Former Global Head Of HSBC’s Foreign Exchange Cash-Trading Found Guilty Of Orchestrating…
October 26, 2017 / Source: FDICIG
FOR IMMEDIATE RELEASE
Monday, October 23, 2017
Former Global Head Of HSBC’s Foreign Exchange Cash-Trading Found Guilty Of Orchestrating Multimillion-Dollar Front-Running Scheme
BROOKLYN, N.Y. – Mark Johnson, the former head of global foreign exchange cash trading at HSBC Bank plc, a subsidiary of HSBC Holdings plc (collectively HSBC), was found guilty today for his role in a scheme to defraud an HSBC client through a multimillion-dollar scheme commonly referred to as “front running.”
Acting U.S. Attorney Bridget M. Rohde of the Eastern District of New York, Acting Assistant Attorney General Kenneth A. Blanco of the Justice Department’s Criminal Division, Inspector General Jay N. Lerner of the Federal Deposit Insurance Corporation (FDIC), and Assistant Director-in-Charge Andrew Vale of the FBI’s Washington Field Office made the announcement.
Johnson, a United Kingdom citizen with residences both in the U.K. and the United States, was found guilty after a four-week jury trial of one count of conspiracy to commit wire fraud and eight counts of wire fraud. A sentencing date has not been scheduled. United States District Judge Nicholas G. Garaufis of the Eastern District of New York presided over the trial. Johnson was arrested on a criminal complaint in July 2016 and indicted in August 2016.
“The jury found that former HSBC banker Mark Johnson exploited confidential information provided by a client of the bank to execute trades that were intended to generate millions of dollars in profits for him and the bank at the expense of their client,” said Acting U.S. Attorney Rohde. “This Office, together with its law enforcement partners, will continue to vigorously investigate and prosecute those who would so abuse their client relationships and, more generally, undermine public confidence in the operation of the financial markets by engaging in fraudulent schemes.”
“This verdict makes clear that the defendant corruptly manipulated the foreign exchange market for the benefit of his bank and his bonus pool, to the detriment of the bank’s client,” said Acting Assistant Attorney General Blanco. “This case demonstrates the Criminal Division’s commitment to protecting the financial system from harm, and holding corporate executives, including at the world’s largest and most sophisticated financial institutions, responsible for their crimes.”
“This case involved a complex fraud scheme to ‘front run’ a foreign exchange transaction in order to generate millions of dollars in illicit profits for HSBC, which also indirectly benefited individual traders,” said FDIC Inspector General Lerner. “Such cases are challenging, but important, to bring against bank insiders who misuse their positions and undermine the integrity of a major international financial institution,”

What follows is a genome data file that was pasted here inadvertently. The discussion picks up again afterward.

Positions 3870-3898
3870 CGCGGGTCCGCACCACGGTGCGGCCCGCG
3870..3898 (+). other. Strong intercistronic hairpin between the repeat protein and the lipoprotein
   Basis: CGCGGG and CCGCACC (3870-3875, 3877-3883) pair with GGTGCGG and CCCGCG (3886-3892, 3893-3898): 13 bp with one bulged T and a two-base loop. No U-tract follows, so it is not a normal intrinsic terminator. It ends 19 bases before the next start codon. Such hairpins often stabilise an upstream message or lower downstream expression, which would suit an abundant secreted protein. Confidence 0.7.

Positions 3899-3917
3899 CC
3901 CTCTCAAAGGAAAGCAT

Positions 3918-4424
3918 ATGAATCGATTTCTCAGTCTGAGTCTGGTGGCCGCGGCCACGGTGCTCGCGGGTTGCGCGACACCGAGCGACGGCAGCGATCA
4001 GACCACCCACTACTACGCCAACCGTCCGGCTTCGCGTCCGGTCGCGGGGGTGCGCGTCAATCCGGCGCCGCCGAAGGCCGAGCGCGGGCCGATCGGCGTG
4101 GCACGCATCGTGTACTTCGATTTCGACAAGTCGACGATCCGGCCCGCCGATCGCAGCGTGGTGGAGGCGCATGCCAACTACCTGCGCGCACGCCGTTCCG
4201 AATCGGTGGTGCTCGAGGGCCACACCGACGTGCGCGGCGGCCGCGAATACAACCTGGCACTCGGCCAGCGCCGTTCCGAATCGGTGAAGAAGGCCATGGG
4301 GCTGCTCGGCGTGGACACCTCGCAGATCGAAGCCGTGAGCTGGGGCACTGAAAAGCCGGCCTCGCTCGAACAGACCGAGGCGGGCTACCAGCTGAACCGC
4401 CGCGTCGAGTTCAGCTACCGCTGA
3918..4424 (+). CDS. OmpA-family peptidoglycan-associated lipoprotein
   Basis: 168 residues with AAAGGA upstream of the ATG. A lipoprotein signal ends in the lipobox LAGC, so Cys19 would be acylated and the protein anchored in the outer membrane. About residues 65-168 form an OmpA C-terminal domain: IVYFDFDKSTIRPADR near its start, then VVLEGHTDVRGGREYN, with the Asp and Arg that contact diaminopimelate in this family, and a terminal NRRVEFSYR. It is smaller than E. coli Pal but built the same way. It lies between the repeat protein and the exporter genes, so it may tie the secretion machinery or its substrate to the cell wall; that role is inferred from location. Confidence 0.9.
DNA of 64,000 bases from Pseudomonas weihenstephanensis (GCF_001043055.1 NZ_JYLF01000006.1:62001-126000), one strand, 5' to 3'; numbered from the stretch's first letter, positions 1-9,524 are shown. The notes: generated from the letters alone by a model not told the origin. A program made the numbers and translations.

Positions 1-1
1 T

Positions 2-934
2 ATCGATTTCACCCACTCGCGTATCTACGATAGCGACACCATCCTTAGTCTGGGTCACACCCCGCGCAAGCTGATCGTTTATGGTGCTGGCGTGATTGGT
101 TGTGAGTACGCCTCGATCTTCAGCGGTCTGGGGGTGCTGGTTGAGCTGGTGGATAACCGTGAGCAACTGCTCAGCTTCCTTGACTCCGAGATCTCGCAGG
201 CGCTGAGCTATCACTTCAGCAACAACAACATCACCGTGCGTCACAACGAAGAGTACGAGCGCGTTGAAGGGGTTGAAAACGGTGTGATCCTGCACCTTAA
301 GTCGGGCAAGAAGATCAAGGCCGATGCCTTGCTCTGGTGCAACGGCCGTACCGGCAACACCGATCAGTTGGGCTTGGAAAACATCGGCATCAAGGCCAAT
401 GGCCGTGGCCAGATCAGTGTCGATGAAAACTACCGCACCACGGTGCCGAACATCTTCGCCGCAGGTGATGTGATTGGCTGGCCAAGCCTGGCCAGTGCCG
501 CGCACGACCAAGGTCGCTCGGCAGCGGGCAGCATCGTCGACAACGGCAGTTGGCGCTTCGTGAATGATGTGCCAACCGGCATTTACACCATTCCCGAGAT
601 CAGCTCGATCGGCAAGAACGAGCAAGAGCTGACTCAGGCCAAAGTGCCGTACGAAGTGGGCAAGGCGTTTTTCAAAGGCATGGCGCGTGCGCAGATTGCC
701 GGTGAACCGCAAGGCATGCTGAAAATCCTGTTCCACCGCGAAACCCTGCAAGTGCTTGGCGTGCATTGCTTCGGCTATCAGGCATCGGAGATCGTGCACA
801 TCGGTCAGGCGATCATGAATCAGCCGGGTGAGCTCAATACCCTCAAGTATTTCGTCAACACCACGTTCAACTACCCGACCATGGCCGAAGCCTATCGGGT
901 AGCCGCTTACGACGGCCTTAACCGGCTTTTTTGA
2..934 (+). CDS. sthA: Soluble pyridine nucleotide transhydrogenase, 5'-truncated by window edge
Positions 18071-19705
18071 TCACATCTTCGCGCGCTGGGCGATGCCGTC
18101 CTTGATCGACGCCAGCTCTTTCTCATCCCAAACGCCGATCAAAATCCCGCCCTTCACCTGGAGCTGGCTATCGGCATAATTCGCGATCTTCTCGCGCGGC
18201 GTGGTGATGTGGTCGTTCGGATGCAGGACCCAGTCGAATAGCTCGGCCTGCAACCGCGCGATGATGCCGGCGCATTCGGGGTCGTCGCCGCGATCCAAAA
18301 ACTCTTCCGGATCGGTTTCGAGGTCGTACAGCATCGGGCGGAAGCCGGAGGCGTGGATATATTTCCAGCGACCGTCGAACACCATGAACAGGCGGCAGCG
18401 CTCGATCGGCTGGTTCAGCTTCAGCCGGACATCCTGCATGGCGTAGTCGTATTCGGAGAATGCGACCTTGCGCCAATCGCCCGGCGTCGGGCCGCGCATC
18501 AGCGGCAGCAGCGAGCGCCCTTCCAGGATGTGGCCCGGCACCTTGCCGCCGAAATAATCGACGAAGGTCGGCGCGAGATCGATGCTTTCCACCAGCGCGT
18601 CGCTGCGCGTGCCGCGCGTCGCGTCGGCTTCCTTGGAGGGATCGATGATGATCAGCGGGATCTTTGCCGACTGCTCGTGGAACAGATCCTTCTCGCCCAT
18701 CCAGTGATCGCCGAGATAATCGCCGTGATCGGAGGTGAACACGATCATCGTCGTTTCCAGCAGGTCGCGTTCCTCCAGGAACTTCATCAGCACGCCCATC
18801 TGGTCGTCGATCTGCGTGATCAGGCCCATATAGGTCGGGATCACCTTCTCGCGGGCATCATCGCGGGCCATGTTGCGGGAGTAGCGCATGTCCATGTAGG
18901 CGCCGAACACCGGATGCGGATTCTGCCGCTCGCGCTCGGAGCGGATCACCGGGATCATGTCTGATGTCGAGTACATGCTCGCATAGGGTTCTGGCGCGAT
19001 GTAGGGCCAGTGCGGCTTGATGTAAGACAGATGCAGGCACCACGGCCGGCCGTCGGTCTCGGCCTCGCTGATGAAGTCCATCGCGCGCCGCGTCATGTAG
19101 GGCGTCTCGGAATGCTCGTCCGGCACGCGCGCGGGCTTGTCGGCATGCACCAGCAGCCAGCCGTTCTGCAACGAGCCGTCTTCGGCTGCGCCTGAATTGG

“Mark Johnson misused confidential information to manipulate currency prices and defrauded a client out of more than $7 million,” said FBI Assistant Director-in-Charge Vale. “The American people need to be assured that we are working vigorously to ensure integrity is upheld in financial services industries. We will continue to work with our law enforcement partners to investigate and prosecute those who engage in illegal business practices.”
As established by the evidence presented by the government at trial, HSBC was selected to execute a foreign exchange (FX) transaction related to a planned sale of one of a client’s foreign subsidiaries – which would require converting approximately $3.5 billion in sales proceeds into British Pounds Sterling. HSBC’s agreement with the client required the bank to keep the details of the planned transaction confidential. Instead, Johnson defrauded the client out of millions of dollars by misusing that confidential information.
Shortly before the transaction, which occurred in December 2011, Johnson and other traders acting under his direction purchased Pounds Sterling for their own benefit in their HSBC “proprietary” accounts. Johnson then caused the $3.5 billion foreign exchange transaction to be executed in a manner that was designed to “ramp,” or drive up, the price of the Pounds Sterling, benefiting their proprietary positions and HSBC at the expense of their client.
As part of their scheme, Johnson and his co-conspirators made misrepresentations to the client about the transaction that concealed the self-serving nature of their actions. In total, Johnson and the traders he supervised generated HSBC profits of roughly $7.3 million from the execution of the FX transaction for the victim company.
The investigation was conducted by the FDIC’s Office of Inspector General and the FBI’s Washington Field Office. Assistant Chiefs Carol Sipperly and Brian Young and Trial Attorney Blake Goebel of the Criminal Division’s Fraud Section and Assistant U.S. Attorney Lauren Elbert of the Eastern District of New York’s Business and Securities Fraud Section are prosecuting the case.
The Fraud Section plays a pivotal role in the Department of Justice’s fight against white collar crime around the country, focusing on cases of national significance and international scope. Fraud Section prosecutors have vast experience in investigating and prosecuting securities and financial fraud, health care fraud and foreign corruption. The Section is routinely the national leader in large, sophisticated white collar investigations and prosecutions, frequently in partnership with U.S. Attorneys’ Offices and in coordination with foreign law enforcement agencies. Learn more about the Criminal Division’s Fraud Section at: https://www.justice.gov/criminal-fraud.
E.D.N.Y. Docket No. 16-CR-457
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